Follow us on:   

Putin rolls out red carpet for Asian leaders
May 21, 2016, 5:55 am

Reception in honour of heads of delegations taking part in Russia-ASEAN summit in Sochi, Russia on 19 May 2016 [Image: PPIO]

Reception in honour of heads of delegations taking part in Russia-ASEAN summit in Sochi, Russia on 19 May 2016 [Image: PPIO]

Russia and the Association of Southeast Asian Nations (ASEAN) have reached agreements aimed at boosting economic and security cooperation. Top officials, including the chief, of the newly launched Asian Infrastructure Investment Bank attended the summit.

A two-day ASEAN-Russia Commemorative Summit held in southern Russia’s Black Sea city of Sochi concluded on Friday with the signing of the Sochi Declaration and a five-year action plan towards strengthening Moscow’s ties with the Asian bloc.

Russia’s trade with ASEAN countries topped $13.7 billion last year while total capital investment reached to $11 billion.

“But these figures do not reflect our countries’ real potential, and so our partners supported the proposal to increase our mutual trade, investment and technology ties,” Putin said at a press conference following the summit.

At the summit, there was renewed emphasis on the integration of regional organizations such as the Russia-led Eurasian Economic Union (EEU) and the China-Russia-led Shanghai Cooperation Organization (SCO).

All ASEAN countries voiced support for the integration of those mechanisms, said Putin who expected a free trade zone between ASEAN and the EEU.

Russia signed a free trade zone agreement with Vietnam last year.

“We are studying the possibility of concluding similar agreements with other ASEAN countries – Singapore, Cambodia, Thailand, and Indonesia,” said Putin.

Jin Liqun, president of the newly launched Asian Infrastructure Investment Bank (AIIB) headed the new lender’s delegation at the Summit in Sochi.

At Thursday’s Russia-ASEAN Business Forum, Jin said the China-backed lender will look at funding infrastructure projects in the region.

“AIIB wants to promote the investment in infrastructure and mass transport lines in the vast Eurasian land,” he said, adding the bank will “mobilize the support of all members states and the international and regional institutions, such as the World Bank and the Eurasian Development Bank.”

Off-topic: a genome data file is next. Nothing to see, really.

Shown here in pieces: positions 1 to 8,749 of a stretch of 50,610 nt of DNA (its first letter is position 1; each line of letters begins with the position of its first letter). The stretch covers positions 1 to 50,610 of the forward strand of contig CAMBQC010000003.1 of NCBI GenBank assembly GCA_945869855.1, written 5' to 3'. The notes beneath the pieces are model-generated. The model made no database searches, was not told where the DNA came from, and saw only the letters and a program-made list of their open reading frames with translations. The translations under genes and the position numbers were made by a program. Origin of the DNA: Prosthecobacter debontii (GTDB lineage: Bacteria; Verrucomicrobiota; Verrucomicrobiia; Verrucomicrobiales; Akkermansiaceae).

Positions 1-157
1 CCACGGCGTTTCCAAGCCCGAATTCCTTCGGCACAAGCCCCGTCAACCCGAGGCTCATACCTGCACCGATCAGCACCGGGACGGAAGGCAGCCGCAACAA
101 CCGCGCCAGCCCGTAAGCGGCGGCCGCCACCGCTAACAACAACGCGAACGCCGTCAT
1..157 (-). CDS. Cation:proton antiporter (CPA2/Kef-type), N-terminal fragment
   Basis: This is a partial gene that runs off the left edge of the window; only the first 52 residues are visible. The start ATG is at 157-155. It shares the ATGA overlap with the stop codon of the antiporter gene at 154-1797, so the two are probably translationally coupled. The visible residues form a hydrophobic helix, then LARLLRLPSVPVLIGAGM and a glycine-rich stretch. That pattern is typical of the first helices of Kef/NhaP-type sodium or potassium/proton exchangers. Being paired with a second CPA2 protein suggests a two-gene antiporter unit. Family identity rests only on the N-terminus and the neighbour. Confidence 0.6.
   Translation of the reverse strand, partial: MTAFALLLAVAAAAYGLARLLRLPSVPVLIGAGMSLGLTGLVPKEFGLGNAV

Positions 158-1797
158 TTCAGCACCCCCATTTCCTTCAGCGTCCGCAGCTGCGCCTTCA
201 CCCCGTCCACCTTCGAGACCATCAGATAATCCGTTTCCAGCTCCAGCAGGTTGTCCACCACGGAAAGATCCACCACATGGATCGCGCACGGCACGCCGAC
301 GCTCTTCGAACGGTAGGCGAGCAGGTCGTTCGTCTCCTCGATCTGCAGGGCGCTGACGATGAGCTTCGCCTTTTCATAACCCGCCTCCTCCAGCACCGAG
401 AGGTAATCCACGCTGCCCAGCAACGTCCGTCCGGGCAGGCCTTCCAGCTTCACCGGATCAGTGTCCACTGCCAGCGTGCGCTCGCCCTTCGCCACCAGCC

While listing existing investment projects in Thailand, Vietnam, Indonesia, Singapore, Brunei, Putin also announced that “Russia has drawn up a roadmap that encompasses 57 concrete projects aimed at establishing joint technology and innovation alliances” in ASEAN countries.

Russia and ASEAN also vowed to strengthen cooperation in order to create a reliable security architecture in the Asia-Pacific region and to better fight global terrorism, cross-border crimes and drug trafficking.

“There is a reason why we are addressing global and regional security problems. Many countries in the region have been confronted with manifestations of extremism and terrorism and have suffered as a result. Therefore, all of this is on our radar,” Putin told Asian leaders gathered at Sochi.

SCO Secretary-General Rashid Alimov said at the summit that the bloc stands ready to boost cooperation with ASEAN in the fight against global terrorism.

While paying special attention to ramping up ties with countries of the Asia-Pacific, Moscow noted that it is not “turning to the East” but making a conscious choice with regard to tendencies that the Asia-Pacific region has been widely seen as a locomotive of global economy.

Russia is also seeking to boost energy ties with the world’s biggest oil market.

“We can boost our fuel and energy cooperation to next level. ASEAN countries’ needs for hydrocarbon resources as well as electricity are growing. Russia can satisfy this growing demand by supplying energy on a long-term basis. We can offer our partners new-generation nuclear power plant projects,” Putin told Asian leaders at the Summit.

While the Middle East provides more than 50 per cent of Asia’s requirements because of its proximity, buyers in the world’s biggest oil-consuming region are seeking to end that dependence and guard against geopolitical risks.

Meanwhile, this week, oil prices clocked its second straight week of gains, as unplanned supply outages have risen to the highest in at least five years because of wildfires in Canada and losses in Nigeria, Libya and Venezuela.

TBP and Agencies

The BRICS Post encourages its readers to engage in meaningful commentary, discussion, exchange and feedback keeping in mind respect for other opinions.
While we welcome criticism of our website, its articles and opeds, The BRICS Post moderates all incoming messages to ensure that there is no profanity, attack on individuals, attack on race, religion, or creed; we also will not allow room for threats or impersonation of other individuals.
Our comments section is designed to be a forum for the healthy, democratic exchange of ideas.
We reserve the right to edit a comment for obscenities and vulgarities. There is no guarantee that every comment will be published unless it meets with the criteria above.
We look forward to hearing from you.

Leave a Reply

Your email address will not be published. Required fields are marked *

Anti-Spam * Time limit is exhausted. Please reload the CAPTCHA.